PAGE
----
Vonage, one of the VoIP’s early revolutionaries, has benefitted from the blog world. In the early days, much before they had mega-millions to burn, it was the early adopter blogger community that embraced Vonage. Today, when their system experienced a massive failure, there was little or no information from the company. It was sporadic emails and some other updates, but there was no “real time” communications from the company. All you have to do is read my comments section, or perhaps the wonderful Vonage Forum threads and you realize that anger of Vonage’s customers. Giving them a free service for a few weeks while might cool down a few people, but will that be enough? I personally think this is a slow motion PR disaster in the making. (Has anyone else noticed the lack of coverage of this topic most everywhere – old and new new media – alike.)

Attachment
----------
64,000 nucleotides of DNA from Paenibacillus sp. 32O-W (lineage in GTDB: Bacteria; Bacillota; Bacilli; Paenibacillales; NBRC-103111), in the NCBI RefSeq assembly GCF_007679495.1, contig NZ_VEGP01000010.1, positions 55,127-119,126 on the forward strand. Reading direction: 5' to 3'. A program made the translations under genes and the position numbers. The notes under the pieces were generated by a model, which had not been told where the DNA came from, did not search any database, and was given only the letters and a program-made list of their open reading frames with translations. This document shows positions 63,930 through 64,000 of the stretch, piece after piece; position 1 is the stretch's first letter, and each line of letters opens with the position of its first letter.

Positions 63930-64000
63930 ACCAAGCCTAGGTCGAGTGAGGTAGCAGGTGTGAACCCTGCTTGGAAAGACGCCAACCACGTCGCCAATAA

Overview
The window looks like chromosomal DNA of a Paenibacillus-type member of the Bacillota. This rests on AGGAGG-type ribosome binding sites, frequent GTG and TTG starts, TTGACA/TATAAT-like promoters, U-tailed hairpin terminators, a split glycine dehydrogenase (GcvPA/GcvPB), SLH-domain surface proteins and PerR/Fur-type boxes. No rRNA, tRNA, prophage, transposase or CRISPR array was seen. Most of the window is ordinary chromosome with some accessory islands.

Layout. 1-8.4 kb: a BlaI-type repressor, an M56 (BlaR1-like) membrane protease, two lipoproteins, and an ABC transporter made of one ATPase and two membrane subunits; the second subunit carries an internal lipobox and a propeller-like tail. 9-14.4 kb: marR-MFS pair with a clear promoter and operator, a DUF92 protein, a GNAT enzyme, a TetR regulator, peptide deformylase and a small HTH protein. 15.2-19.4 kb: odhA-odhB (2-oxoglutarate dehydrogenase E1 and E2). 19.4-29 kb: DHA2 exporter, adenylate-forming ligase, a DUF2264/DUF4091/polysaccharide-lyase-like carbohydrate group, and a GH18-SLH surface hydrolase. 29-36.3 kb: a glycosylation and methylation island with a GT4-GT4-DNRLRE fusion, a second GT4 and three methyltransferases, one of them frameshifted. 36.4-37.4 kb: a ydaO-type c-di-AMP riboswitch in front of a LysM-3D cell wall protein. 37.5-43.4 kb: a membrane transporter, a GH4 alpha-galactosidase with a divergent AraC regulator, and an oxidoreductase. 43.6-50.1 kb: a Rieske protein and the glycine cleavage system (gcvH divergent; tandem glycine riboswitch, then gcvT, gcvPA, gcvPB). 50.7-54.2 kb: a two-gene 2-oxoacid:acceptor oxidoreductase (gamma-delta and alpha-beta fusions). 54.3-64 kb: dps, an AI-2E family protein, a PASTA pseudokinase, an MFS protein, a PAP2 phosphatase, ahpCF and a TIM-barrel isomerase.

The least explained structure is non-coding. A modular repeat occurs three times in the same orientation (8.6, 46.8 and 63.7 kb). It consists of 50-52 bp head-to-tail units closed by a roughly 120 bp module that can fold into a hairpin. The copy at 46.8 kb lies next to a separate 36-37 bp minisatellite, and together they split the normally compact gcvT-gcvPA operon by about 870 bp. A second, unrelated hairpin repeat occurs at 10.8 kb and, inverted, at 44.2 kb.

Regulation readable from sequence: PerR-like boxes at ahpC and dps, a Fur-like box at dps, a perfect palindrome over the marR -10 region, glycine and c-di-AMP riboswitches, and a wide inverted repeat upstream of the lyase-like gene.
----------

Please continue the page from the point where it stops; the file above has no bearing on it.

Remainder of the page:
Brian Oberkirch emailed and asked, “Is there an official Vonage blog? I’m thinking of the real cost associated with a widely broadcast outage, and then thinking that they should have an outlet to talk very directly about what is going on.” He later posted on his blog:
> If you’re spending mad money educating everyone on VoIP and acquiring your customers online, why aren’t you throwing a few peanuts after it and leading via blogging? Vonage, wake up. You should own VoIP blogging. When I Google VoIP blog a week from now, you should bubble up to the top.
Oh how right he is. Vonage, which is in the consumer service business should consider a more ongoing dialog with its community. I think the intimacy most of us had with Vonage made the company special, and an early success. By blogging, they can rekindle the flame, and keep the consumers and others informed. Its not about acquiring customers – its about keeping them happy. Happy customers of today are viral salespeople of tomorrow. Blogging will be a great start for Vonage.